Brexily doesn’t let its users withdraw their funds. It’s essentially an MLM scam mixed disguised as a crypto trading platform
Brexily claims to be a trading platform that caters to new crypto traders. All the while they are running a scam.
If you are reading this, then chances are you have seen an advertisement from Brexily and want to know whether they are the real deal. Well, if you don’t have time to read through this whole report, then I’ll leave you with this; avoid Brexily. These guys can potentially ruin your finances. They just want to steal money from as many people as possible.
In this Brexily review, we will take a look at how this scam operates, the faces behind it, and how we can put a stop to this Ponzi scheme. I won’t waste anyone’s time with an unnecessarily long introduction, so let’s just dive right in.
What is Brexily?
Brexily is a platform where you can trade cryptocurrencies. On their “About Us” page, Brexily claims to be targeting mass crypto adopters (this is an important note which we’ll break down later in the review).
They are mainly popular for their bizzare rewards and offers, they offer up to 80% cahsback at particular times, which is basically unreal.
Brexily is owned and managed under Everus.
The man behind all of this is Mr. Srinivas Oddati.
Brexily hosts a lot of giveaway-type ordeals and markets them to new crypto traders. As we’ll see later in the article, some of their offers and claims are plain unrealistic and they don’t add up at all.
According to their ToS page, Brexily offers services which allow their users to exchange one type of asset with another. Its quite honestly a barebones explanation of what they actually do, but for now it should do.
Srinivas Oddati: Mastermind Behind This Crypto Syndicate
Srinivas Oddati is the CEO and founder of Brexily & Everus (Brexily’s parent company). He seems to have a very narcissistic attitude which becomes visible when you visit Mr. Oddati’s official Facebook page.
Mr. Oddati has obviously run paid Facebook ads in order to get likes and followers on his profile as his posts don’t have a consistent following, but that’s not what we’re here to talk about.
The only reference of Mr. Oddati being the owner of Brexily is on the About page of the website. That’s it. Something tells me that Srinivas doesn’t want most of his customers to know about the mastermind behind Brexily, however, due to his ego and narcissism, Oddati couldn’t help but throw his name on the website.
Owners and executives of such crypto scams often choose to stay anonymous, however, some founders want to show off their faces and give Sponsered interviews where a sorry journalist licks their boots. Mogul Productions is a good example of such an operation.
Oddati’s Craze For Fame: Nikki Productions
If you thought this India based extrovert was only in the crypto industry then you are in for a weird surprise.
Srinivas Oddati is also the founder of a low-budget Indian video production company called “Nikki Productions”.
It would be a very big understatement to say that Nikki Productions have some weird and cringeworthy content on their channel.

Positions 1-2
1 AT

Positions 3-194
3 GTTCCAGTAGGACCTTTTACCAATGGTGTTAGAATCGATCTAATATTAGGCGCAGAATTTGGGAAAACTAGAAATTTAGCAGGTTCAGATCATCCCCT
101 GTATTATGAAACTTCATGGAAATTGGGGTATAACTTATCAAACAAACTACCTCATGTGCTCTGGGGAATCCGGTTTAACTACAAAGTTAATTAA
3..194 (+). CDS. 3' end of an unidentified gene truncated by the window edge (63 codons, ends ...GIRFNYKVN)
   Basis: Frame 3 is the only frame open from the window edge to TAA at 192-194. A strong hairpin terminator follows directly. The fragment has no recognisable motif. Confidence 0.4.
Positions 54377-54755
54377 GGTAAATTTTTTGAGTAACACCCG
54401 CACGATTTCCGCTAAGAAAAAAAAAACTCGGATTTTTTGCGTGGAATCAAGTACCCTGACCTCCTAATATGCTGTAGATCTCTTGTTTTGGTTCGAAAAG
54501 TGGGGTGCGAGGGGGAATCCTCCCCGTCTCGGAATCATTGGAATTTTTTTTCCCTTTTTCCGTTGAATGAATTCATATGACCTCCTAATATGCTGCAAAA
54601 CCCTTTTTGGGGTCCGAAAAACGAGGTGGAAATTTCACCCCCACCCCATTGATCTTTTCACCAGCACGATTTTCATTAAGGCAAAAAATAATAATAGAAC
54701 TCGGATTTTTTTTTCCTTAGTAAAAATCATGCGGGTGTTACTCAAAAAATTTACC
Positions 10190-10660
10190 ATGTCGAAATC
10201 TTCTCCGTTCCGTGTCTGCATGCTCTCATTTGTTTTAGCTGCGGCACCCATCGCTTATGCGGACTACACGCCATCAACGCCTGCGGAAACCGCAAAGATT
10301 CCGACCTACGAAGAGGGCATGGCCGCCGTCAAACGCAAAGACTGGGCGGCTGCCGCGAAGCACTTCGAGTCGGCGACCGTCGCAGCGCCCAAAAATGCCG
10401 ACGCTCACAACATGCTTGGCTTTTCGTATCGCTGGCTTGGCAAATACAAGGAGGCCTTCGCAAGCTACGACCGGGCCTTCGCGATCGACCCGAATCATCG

Is Nikki Productions successful? No. But that doesn’t stop Oddati from boasting about this failed enterprise on his social media handles. While Nikki Productions Facebook page has not posted anything since 2015, Brexily on the other hand has been quite active on its social media handles. We will talk about it later in this report.
Believe it or not, Srinivas Oddati is also in the business of importing and exporting goods.
OM Import & Export: Anonymous (Non-Existent)
A quick Google search for the term “OM Import & Export” seems to reveal that there are multiple companies with the name Om Import & Export and none of them have any association with Mr. Oddati.
And even after doing a thorough search through different databases, I was unable to find any mention of this company anywhere except on Srinivas’s own Facebook page.
It is possible that this Import & Export venture might be a front for his other scams, however, it is only a speculation. I’ll keep looking into it and see if something comes up, but for now, enough talk about this narcissist, let’s move on to Brexily.
Brexily’s Hidden Disclaimers: Taking Advantage Of Innocent Crypto Traders
Legal teams of every company do everything they can to make the Terms Of Service document as long and as complicated as possible. At this point it is a running joke for ToS pages to be long. Jokes aside, it is a grave issue.
By hiding the link to the disclaimer page and the ToS page, companies like Brexily get a major advantage in legal battles against their victims. It also helps them terminate accounts, take funds, and do all sorts of shady activity without consequences.
In the case of online scams, disclaimers are extremely dangerous as they are deliberately made invisible or difficult to access for most people. Unless you specifically look for the disclaimer page, chances are you’ll never even click on it.
I’m not going to lie, Brexily’s Terms Of Service page was not a fun read, but for the sake of this investigation, I read it anyways. And I found some very interesting pieces of text here. It might seem a little tedious to read this section as it covers the more legal side of the company, but I strongly suggest that you conjure up the willpower and read through it, it will be worth it.
All of the screenshots below are taken from Brexily’s website.
Claims Crypto Isn’t An Investment, But Market Themselves As An Money Making Machine
This is the most dumb disclaimer I’ve seen anywhere on any website. Brexily claims that Cryptocurrencies isn’t an “official or legally binded investment”. But this is plain false.